Ethiopia faces new cyberattacks on its Nile dam

Ethiopia said it foiled international cyberattack attempts targeting the works of its Grand Ethiopian Renaissance Dam.

Amid the stalled direct negotiations between the parties to the Grand Ethiopian Renaissance Dam (GERD) crisis, Ethiopia recently announced foiling cyberattacks aimed at obstructing the works at the dam.

Shumete Gizaw, director-general of the Information Network Security Agency (INSA), Ethiopia’s national signals intelligence and cybersecurity agency, said in a press statement May 3, “Systematic cyberattacks targeting the GERD and some major financial institutions have been thwarted.”

He explained that the botched cyberattacks aimed to impede the works of the GERD by targeting 37,000 interlinked computers used by financial and administrative institutions that are connected to the dam’s work.

He alleged that an organization supported by countries that seek to hinder Ethiopia’s peace and development has been seeking to sabotage the successful construction of the GERD by launching a cyberwar under the motto of “Black Pyramid War.”

Gizaw expects more cyberattacks against the GERD in the future. He affirmed that his country is implementing strong cybersecurity measures to protect both the construction and the management of the GERD works.

He warned that if the cyberattacks targeting the financial institutions associated with the dam succeed, the consequences will be far-reaching for the financial institutions and the country as a whole.

This is not the first time that Addis Ababa openly denounces cyberattacks against it. The Ethiopian News Agency reported on June 23, 2020, that the country had foiled several cyberattacks from Egypt on economic and political activities in Ethiopia. It further indicated that the cyberattacks were plotted by an Egyptian group called Cyber Horus Group.

The agency said at the time, “The attackers tried to hack 13 websites of public organizations and four nongovernmental organizations. The attacks targeted information technology infrastructure, communications and websites of public service agencies, security organizations, and other public and private institutions.”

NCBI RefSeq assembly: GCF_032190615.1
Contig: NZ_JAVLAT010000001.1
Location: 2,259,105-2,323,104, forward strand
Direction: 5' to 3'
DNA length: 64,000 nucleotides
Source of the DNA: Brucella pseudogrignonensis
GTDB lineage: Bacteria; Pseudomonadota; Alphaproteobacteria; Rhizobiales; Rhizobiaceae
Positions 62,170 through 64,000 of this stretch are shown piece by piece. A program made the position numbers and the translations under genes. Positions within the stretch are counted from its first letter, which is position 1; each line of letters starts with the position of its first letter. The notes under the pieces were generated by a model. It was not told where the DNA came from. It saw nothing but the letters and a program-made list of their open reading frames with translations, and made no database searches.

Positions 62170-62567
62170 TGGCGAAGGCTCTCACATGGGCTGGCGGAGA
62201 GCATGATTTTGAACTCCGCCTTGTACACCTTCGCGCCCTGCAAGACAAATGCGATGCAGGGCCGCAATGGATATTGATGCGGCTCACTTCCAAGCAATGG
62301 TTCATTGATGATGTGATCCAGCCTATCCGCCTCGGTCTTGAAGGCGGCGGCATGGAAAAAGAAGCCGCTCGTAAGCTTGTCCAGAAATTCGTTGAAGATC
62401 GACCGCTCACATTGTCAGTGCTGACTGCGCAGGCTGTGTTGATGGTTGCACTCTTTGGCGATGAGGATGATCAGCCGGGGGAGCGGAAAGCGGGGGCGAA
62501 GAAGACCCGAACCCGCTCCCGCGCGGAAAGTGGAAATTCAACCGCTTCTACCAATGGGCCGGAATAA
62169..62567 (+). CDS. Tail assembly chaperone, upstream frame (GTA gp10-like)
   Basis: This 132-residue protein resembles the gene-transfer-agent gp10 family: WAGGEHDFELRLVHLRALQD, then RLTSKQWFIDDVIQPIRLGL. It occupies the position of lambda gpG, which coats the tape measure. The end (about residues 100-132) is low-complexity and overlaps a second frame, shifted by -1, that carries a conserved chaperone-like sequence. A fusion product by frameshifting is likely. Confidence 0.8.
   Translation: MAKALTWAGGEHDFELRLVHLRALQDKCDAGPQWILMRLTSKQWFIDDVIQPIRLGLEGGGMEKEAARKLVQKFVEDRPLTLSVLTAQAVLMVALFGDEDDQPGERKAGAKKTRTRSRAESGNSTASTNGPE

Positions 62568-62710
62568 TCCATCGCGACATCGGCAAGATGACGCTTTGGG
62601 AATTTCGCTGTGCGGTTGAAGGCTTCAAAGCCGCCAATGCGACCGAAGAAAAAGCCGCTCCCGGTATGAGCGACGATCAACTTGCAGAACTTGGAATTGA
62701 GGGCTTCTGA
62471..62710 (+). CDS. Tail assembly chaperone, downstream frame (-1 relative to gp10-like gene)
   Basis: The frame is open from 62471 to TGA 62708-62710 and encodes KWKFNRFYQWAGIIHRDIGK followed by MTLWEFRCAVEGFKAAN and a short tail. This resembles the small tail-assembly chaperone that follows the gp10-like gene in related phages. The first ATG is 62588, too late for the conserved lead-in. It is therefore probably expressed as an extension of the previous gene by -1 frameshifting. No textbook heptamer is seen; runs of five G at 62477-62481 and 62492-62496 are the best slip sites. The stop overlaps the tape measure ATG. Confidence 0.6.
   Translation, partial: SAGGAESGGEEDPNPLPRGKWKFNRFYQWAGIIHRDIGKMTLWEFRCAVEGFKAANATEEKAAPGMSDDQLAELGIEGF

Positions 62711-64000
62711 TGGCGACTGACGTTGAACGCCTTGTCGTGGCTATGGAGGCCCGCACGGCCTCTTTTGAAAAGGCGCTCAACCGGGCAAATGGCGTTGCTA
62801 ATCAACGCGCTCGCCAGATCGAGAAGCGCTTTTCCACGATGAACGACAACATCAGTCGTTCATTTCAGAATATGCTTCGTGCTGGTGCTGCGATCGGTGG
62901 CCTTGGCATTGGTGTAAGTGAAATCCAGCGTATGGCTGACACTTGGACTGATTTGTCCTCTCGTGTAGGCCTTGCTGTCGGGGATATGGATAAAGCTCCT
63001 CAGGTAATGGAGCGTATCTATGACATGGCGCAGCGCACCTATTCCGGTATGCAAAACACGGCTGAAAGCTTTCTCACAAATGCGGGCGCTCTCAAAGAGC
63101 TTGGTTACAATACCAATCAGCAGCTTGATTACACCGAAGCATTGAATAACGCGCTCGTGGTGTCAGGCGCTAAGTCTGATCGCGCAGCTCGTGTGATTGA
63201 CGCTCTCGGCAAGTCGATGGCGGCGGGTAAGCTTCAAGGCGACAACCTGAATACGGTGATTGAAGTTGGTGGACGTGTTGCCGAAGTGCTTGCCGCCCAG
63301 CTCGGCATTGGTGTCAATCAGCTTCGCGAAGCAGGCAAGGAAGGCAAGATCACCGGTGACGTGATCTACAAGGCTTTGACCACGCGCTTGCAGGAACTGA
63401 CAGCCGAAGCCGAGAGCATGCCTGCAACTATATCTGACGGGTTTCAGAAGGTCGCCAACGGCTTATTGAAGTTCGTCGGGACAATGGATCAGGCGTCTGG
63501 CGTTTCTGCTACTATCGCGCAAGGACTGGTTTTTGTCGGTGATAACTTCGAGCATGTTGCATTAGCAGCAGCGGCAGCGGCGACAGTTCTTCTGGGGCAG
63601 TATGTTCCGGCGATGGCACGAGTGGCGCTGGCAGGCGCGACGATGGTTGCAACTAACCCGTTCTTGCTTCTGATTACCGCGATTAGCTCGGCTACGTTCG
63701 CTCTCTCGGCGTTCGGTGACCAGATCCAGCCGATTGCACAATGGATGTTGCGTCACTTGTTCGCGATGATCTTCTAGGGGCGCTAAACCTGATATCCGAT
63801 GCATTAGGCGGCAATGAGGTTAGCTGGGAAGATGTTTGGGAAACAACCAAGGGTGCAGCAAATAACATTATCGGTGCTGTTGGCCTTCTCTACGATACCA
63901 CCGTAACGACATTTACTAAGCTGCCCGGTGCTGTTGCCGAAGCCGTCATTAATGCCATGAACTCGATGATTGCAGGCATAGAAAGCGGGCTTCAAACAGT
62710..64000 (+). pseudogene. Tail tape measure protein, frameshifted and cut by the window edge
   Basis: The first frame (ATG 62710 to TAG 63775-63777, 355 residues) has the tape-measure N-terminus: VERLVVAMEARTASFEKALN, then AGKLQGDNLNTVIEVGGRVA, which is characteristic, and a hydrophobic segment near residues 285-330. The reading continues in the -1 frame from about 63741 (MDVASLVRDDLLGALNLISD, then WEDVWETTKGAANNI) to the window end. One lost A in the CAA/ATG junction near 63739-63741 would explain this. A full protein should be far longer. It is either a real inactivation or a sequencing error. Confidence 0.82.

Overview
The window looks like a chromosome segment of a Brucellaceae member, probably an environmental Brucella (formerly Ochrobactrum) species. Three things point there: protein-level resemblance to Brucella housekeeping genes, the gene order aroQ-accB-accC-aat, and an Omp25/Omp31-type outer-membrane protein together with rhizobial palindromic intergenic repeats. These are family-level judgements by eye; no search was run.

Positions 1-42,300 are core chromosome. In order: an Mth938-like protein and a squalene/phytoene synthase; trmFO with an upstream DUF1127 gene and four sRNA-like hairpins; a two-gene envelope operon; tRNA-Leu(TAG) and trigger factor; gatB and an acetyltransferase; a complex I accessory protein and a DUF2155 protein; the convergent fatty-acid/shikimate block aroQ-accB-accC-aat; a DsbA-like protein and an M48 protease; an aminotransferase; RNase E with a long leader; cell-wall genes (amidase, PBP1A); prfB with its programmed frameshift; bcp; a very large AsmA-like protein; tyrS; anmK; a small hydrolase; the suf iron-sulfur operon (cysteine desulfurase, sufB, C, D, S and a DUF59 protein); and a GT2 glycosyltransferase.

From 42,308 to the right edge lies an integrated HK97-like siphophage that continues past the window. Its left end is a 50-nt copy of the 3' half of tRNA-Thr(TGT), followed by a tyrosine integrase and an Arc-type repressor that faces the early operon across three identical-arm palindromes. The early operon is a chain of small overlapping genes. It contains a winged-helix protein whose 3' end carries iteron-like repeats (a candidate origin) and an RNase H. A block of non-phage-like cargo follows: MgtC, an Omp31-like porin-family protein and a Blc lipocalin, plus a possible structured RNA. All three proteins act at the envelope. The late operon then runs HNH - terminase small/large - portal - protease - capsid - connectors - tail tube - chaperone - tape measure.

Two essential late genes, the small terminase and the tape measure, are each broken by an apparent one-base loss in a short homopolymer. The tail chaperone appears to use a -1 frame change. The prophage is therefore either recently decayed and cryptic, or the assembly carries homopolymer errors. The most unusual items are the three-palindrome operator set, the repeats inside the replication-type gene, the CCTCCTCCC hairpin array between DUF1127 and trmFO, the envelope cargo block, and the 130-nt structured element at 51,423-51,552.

Ethiopia had revealed in August 2021 that it was exposed to about 2,800 cyberattacks during that year aimed to stop the second filling of the GERD. INSA had confirmed that a cyberattack targeting a large number of computers related to the operation of the GERD was thwarted during the second filling process. In an interview with Al-Ain news site on Aug. 25, 2021, Gizaw had said, “Although the GERD is a national project that will benefit Ethiopia and the region, it has been targeted with massive cyberattacks during the last period, aimed to prevent the completion of the second filling process.”

He noted that the GERD’s first filling operation the year before had also faced a cyberattack by the Cyber Horus Group that tried to launch viruses on and attack thousands of computers in Ethiopia.

Meanwhile, Ethiopia is scrambling to boost its capabilities in addressing cyberattacks by developing INSA established by Addis Ababa to counter cyberattacks. Ethiopian Prime Minister Abiy Ahmed inaugurated in April 2021 the new headquarters of the agency, which was built at a cost of 2.1 billion Ethiopian birr (about $40.4 million) and equipped with advanced devices.

Meanwhile, Cairo has yet to officially respond to Addis Ababa’s repeated accusations of launching these cyberattacks.

The recent accusations coincide with the stalled tripartite negotiations on the GERD between Egypt, Ethiopia and Sudan, with the approaching date of the third filling of the dam scheduled to begin later this month.

Despite the stalled negotiations, Egypt continues to stress the need to reach a binding legal agreement regulating the process of filling and operating the GERD. During his meeting May 11 with US national security adviser Jake Sullivan in Cairo, Egyptian President Abdel Fattah al-Sisi stressed his country’s “firm position on the necessity of reaching a binding legal agreement for the process of the filling and operation of the dam, in a manner that preserves Egyptian water security and achieves the common interests of the three countries.”

In the past few years, Egypt has been keen to strengthen its cybersecurity capabilities. The Egyptian Cabinet’s Information and Decision Support Center has praised the great interest that the Egyptian state attaches to the field of cybersecurity and data security in accordance with the National Cybersecurity Strategy, through the development of a national system to protect cybersecurity and build national capacities specialized in its fields.

In 2014, the Egyptian Cabinet announced the formation of the Egyptian Supreme Cyber ​​Security Council, consisting of a number of ministries, to confront any cyberattacks and develop the field of cybersecurity.

The Egyptian Cabinet carried out a cybersecurity exercise March 29, with the participation of all ministries to measure the extent of response and readiness to confront cyberincidents.

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